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Running Through the Cemetery

Knowing that Jesus has come for us and called us by name should send us running with joy.

Have you noticed how much running there is in this text? This is a breathless text. It's got sweat all over it. Everybody in this text is running. You have to use film to catch them. You don't have much running in the Bible, not much running in the Gospels. But in this paragraph everyone seems to be out at a mile sprint.

Why this running? And of all places, the place that they're running is in a cemetery. I see running in a lot of places but not very much in a cemetery. In cemeteries we walk lightly on our hearts as if through a land mine. We walk softly through these tablets of memory with reverence. That's okay. But no one goes running, not in cemeteries. What is it about the Easter morning story that sent people running in the cemetery?

I do see people running in the mornings at these sunrise services that I hold with other people in my neighborhood. We're out there running. But we look more like Good Friday than Easter Sunday. We grimace, and we barely try to grin. We grunt at each other as we go past. Our faces are etched with pain. We're trying to keep our heart rate up and our waistline down, but we're not running out of much joy, of course.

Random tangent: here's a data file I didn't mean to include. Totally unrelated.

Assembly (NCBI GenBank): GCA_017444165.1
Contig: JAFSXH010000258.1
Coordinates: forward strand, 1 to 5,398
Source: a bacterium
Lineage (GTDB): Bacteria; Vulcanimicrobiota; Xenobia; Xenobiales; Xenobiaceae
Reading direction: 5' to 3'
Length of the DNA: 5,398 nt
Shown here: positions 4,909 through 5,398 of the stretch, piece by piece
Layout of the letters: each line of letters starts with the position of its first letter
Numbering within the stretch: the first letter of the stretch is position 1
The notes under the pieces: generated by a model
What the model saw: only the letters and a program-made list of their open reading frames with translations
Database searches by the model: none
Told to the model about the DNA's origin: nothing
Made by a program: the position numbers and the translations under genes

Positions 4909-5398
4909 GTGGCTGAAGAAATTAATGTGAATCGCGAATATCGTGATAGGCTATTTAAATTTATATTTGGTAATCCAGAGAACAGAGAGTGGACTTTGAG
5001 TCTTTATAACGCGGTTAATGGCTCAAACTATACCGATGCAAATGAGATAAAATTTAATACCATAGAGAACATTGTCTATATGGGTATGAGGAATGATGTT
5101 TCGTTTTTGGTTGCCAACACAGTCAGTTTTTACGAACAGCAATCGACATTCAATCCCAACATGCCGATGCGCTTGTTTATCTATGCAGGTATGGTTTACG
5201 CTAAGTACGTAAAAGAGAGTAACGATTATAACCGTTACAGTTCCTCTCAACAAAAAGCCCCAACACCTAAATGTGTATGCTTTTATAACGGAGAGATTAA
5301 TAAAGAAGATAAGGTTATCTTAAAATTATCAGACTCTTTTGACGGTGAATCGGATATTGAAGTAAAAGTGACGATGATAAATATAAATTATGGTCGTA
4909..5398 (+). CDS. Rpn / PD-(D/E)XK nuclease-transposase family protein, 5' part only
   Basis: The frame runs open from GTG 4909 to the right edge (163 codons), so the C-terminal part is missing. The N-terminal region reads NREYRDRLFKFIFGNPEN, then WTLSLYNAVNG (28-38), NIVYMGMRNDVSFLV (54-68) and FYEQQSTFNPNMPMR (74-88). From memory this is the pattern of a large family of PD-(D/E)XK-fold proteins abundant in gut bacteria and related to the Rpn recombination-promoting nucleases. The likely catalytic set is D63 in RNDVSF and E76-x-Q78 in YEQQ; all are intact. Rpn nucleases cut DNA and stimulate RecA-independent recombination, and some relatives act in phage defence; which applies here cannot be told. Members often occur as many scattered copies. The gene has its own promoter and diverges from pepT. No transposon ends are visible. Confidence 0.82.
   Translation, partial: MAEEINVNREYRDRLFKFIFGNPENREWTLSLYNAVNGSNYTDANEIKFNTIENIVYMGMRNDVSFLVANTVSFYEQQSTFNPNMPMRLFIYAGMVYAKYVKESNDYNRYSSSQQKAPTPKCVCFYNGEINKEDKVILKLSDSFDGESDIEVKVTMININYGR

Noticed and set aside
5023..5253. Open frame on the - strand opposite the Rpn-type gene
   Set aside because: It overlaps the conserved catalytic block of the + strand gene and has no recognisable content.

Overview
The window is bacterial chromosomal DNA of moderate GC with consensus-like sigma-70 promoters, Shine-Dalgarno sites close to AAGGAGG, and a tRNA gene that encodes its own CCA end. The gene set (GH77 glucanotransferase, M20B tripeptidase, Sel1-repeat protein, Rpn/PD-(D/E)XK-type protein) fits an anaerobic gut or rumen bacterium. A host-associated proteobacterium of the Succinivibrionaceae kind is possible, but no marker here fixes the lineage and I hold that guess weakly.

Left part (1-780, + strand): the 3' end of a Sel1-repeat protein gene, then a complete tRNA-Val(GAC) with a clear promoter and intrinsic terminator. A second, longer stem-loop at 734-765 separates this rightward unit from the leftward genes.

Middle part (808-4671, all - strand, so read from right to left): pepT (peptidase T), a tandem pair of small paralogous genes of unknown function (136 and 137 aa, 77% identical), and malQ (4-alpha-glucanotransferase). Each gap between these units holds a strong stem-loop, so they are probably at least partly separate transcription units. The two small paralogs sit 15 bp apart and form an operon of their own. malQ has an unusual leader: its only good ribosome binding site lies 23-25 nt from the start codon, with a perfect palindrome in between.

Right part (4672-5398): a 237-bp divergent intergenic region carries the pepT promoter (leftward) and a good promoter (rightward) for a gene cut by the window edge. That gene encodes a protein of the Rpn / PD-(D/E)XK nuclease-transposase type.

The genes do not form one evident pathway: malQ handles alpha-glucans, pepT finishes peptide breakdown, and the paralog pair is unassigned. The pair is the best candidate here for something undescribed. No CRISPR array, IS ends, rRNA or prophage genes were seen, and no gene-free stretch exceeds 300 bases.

I see people run at workrunning with many things to do in the paper chase or being chased by it, having overcommitted themselves. They're trying to accomplish an incredible amount in a short amount of time.

I see people running through airport concourses trying to turn back the clock and get all the way from Gate 1 to Gate 40 in two seconds. I see people run around neighborhoods. Homemakers in Suburbans, delivering children from PTA to soccer practice to the for baseball, then back to the church picnic. Running.

I see some people who run in fear.

But I don't see very many people who run out of sheer joy, except for children. If you take a group of little urchins to the mall and release them, they spread like gnats. Then they just run, not because they're in a hurry, not because they're being chased, not because they've overcommitted, not because they're trying to get their heart rate up or their waistline down. They're running for the sheer joy of running. They're running because it's fun to run. They're running because you won't run. They're running because it is great to move that fast. It's great to run. They love to run.